December 17, 2006

The impact of invisible stimuli

invisible.png

The more clear a stimulus is, the more distracting it can be. Or so you might think. In a recent Science publiation Tsushima et al. report that weak stimuli that are irrelevant to the task being performed—have
a greater impact than strong, easily noticeable distractors.From Science:

The authors used a rapid visual presentation task in which healthy participants had to detect two digits that appeared very briefly in a central stream of six letters. This stream of alphanumeric symbols was surrounded by an annulus of randomly moving dots. Different proportions of these dots — 0 to 20% — moved coherently in the same direction (the “signal”) during the trials. The larger the proportion of these coherently moving dots (the larger the motion coherence ratio of the task-irrelevant background), the more motion one perceives.

Here is the abstract:

Tsushima Y, Sasaki Y, Watanabe T
Science. 2006 Dec 15; 314(5806): 1786-8

Considerable evidence indicates that a stimulus that is subthreshold, and thus consciously invisible, influences brain activity and behavioral performance. However, it is not clear how subthreshold stimuli are processed in the brain. We found that a task-irrelevant subthreshold coherent motion led to a stronger disturbance in task performance than did suprathreshold motion. With the subthreshold motion, activity in the visual cortex measured by functional magnetic resonance imaging was higher, but activity in the lateral prefrontal cortex was lower, than with suprathreshold motion. These results suggest that subthreshold irrelevant signals are not subject to effective inhibitory control.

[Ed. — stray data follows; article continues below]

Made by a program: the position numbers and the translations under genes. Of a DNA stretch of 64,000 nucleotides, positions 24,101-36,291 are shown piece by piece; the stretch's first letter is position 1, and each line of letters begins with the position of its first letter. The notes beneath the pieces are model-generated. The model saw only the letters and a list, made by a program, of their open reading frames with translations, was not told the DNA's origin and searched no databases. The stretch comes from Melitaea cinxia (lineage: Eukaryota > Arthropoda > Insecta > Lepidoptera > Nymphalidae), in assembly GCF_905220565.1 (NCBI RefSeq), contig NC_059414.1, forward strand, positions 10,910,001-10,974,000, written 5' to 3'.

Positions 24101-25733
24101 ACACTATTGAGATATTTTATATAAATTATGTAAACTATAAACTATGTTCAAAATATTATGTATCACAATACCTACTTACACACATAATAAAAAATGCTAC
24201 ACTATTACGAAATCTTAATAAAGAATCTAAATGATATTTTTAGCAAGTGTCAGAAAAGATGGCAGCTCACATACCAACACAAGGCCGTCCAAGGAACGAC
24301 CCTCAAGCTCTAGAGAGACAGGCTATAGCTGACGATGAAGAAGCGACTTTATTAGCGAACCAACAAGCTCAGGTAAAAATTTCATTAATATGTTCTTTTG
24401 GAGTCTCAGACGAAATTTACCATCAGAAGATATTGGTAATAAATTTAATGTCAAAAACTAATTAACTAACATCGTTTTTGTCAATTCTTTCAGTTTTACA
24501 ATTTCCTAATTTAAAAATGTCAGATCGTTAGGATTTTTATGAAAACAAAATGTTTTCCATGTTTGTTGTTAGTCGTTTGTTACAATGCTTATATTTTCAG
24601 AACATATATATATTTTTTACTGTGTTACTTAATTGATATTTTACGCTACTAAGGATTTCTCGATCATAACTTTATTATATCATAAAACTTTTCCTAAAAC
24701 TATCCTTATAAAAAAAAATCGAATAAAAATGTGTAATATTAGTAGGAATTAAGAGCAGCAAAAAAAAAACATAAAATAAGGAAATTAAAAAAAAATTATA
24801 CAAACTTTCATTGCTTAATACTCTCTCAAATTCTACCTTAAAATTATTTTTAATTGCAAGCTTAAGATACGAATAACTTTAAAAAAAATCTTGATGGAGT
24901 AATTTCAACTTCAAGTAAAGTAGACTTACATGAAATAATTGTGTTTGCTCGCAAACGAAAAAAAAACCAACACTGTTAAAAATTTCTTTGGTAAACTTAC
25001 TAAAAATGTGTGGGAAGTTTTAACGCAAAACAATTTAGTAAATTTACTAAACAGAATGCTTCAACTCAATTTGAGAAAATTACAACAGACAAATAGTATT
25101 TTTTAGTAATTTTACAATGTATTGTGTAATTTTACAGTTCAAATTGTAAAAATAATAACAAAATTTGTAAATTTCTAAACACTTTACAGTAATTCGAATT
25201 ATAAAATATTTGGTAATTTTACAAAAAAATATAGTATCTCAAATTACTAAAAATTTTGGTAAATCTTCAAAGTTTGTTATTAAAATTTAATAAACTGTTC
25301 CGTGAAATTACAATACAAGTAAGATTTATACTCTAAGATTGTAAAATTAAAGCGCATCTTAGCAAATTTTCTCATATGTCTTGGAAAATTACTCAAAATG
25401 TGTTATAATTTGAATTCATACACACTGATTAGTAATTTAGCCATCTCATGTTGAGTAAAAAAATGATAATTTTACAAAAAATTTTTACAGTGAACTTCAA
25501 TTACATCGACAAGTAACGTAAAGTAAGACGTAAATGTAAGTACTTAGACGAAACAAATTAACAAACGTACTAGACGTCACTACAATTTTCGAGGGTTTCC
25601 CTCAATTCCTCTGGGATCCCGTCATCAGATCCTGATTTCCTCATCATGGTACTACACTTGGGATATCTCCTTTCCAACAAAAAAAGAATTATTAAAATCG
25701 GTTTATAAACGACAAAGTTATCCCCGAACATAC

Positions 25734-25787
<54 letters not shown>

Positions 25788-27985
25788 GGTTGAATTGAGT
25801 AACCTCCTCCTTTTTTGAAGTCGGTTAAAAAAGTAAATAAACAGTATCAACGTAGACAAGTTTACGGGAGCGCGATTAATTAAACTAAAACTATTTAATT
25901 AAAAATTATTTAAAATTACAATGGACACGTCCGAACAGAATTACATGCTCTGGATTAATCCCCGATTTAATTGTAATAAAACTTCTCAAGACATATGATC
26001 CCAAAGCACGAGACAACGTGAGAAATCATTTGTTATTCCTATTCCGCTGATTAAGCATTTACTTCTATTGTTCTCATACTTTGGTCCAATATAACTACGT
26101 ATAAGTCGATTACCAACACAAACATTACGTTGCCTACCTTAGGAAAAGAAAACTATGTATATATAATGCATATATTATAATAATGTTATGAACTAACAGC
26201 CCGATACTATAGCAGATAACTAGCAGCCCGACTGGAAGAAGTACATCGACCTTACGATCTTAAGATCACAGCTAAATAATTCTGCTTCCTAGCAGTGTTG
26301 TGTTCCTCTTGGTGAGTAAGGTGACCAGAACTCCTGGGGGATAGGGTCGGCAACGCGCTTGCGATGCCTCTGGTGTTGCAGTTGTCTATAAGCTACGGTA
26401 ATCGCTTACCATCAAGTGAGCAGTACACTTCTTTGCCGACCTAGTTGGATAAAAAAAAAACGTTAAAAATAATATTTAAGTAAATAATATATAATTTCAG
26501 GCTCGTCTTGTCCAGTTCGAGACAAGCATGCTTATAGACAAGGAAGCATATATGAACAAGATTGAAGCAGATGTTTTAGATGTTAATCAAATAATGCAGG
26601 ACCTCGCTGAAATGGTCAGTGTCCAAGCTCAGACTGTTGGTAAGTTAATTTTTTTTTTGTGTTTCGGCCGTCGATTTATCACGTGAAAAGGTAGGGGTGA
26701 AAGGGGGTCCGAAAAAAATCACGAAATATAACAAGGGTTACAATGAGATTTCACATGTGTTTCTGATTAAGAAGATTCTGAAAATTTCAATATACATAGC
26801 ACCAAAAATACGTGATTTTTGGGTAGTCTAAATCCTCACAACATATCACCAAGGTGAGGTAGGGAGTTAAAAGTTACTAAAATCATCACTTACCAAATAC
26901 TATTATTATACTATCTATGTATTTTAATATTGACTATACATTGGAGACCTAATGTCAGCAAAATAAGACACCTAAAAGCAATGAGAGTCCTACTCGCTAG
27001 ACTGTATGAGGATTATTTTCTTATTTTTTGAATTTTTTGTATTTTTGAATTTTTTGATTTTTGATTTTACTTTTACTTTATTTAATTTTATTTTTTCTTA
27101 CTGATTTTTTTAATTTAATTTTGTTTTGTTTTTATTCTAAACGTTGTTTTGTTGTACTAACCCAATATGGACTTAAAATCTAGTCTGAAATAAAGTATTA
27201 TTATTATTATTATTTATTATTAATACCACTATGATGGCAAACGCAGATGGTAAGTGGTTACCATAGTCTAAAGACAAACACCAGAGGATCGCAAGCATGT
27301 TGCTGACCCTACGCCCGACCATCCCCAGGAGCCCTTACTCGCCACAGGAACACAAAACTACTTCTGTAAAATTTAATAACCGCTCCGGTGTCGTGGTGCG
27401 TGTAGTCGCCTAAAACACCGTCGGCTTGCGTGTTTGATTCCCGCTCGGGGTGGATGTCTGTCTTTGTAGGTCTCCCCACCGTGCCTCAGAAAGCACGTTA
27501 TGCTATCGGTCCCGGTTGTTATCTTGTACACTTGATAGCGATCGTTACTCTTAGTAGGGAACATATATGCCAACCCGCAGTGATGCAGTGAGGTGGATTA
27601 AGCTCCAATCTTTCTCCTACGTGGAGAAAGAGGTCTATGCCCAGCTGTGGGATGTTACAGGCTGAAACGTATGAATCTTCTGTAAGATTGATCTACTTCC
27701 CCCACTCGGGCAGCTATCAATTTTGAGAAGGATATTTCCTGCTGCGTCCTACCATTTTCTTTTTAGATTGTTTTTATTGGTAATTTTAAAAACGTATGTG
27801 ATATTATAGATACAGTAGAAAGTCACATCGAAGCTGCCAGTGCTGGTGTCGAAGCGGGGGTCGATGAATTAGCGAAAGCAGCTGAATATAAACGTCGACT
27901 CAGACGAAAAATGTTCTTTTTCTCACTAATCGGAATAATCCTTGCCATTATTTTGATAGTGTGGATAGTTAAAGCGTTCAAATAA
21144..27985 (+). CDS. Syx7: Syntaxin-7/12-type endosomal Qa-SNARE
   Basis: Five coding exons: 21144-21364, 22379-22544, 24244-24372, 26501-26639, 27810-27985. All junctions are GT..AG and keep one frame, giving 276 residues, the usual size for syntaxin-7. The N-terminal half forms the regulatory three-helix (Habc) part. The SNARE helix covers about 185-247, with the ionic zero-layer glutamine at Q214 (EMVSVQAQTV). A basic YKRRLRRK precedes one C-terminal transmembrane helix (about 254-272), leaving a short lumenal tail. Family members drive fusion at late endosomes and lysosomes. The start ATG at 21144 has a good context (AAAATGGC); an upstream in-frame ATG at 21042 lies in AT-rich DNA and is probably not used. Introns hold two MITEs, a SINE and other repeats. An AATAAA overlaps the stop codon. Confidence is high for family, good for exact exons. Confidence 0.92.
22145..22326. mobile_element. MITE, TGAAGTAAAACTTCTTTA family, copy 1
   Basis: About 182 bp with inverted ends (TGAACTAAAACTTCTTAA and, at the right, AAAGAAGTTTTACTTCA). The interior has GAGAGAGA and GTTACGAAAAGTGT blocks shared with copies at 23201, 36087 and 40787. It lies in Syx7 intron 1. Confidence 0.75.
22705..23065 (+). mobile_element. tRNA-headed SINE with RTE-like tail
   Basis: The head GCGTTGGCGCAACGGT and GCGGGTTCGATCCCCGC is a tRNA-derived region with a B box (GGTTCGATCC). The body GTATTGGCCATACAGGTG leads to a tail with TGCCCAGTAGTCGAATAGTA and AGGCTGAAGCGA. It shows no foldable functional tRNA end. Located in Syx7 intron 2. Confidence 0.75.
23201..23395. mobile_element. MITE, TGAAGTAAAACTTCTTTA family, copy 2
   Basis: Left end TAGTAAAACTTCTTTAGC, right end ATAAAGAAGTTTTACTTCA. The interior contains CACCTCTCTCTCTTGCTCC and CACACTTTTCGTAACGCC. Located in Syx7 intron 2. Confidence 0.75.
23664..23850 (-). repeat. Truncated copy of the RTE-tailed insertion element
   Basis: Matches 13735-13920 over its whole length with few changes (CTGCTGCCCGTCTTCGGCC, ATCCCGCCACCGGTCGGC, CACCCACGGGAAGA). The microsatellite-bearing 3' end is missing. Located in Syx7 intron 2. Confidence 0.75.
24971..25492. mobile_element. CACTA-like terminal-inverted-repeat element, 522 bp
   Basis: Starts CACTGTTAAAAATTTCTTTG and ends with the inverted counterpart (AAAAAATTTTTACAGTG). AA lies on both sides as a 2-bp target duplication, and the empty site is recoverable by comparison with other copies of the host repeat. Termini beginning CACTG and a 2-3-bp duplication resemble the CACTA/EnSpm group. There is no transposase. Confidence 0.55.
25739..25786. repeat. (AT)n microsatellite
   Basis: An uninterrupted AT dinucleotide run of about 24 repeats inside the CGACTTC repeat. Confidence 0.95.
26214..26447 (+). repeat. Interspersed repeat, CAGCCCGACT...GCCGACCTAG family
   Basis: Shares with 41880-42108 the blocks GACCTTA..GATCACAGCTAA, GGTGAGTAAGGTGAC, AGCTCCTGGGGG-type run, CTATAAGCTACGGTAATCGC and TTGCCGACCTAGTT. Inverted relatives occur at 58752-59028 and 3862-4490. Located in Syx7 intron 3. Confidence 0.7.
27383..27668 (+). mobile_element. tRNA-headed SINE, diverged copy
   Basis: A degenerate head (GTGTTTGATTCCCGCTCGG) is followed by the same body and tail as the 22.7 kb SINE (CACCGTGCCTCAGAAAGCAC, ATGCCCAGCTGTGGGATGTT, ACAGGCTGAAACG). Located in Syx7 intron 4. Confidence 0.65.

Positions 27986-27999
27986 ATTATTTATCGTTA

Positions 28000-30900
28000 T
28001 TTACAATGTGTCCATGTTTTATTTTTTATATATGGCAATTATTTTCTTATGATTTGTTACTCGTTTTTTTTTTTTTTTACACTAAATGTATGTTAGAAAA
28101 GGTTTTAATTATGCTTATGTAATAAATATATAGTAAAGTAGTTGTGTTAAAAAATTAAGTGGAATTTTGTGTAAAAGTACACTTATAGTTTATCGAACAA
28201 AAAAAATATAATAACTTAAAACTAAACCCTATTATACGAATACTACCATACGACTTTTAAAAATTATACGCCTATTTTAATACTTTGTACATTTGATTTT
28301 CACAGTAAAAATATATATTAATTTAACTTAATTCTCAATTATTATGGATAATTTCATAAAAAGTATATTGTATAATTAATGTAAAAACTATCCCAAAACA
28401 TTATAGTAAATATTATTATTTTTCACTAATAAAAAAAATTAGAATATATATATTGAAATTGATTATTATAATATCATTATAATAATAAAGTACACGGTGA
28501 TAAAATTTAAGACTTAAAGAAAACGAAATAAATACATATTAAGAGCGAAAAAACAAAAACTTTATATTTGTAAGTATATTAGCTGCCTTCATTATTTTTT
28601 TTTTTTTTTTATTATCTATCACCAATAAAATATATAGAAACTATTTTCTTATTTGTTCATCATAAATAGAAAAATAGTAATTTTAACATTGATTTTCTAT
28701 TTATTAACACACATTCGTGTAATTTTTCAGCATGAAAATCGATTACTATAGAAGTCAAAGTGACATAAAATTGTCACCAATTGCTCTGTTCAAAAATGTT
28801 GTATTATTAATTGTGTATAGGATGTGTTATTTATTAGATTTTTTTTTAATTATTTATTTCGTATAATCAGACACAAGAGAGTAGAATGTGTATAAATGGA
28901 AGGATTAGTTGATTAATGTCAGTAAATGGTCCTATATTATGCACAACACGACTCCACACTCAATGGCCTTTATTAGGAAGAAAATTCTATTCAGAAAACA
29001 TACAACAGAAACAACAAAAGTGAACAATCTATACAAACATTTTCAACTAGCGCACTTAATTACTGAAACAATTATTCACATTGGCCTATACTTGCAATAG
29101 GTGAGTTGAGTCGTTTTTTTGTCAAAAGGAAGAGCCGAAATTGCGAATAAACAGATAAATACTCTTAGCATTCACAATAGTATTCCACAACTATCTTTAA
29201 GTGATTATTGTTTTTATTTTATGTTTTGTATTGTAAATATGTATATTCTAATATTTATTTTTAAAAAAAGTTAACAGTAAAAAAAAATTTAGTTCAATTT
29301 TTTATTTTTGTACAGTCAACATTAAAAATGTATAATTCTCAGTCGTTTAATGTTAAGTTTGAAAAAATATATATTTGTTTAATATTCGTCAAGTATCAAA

1 Comment »

  1. As long as a stimulus lies in the visual field it will definitely be registered, processed and normally dealt with in the brain whether consciously or unconsciously seen. More details of my point of view will be included in what I intend to call “RRR” theory to be laid out at one of the coming conferences on consciousness,in the event my abstract is deemed acceptable.

    Comment by Abdu "The One" — March 10, 2007 @ 8:23 am

RSS feed for comments on this post. TrackBack URI

Leave a comment

Line and paragraph breaks automatic, e-mail address never displayed, HTML allowed: <a href="" title=""> <abbr title=""> <acronym title=""> <b> <blockquote cite=""> <cite> <code> <del datetime=""> <em> <i> <q cite=""> <strike> <strong>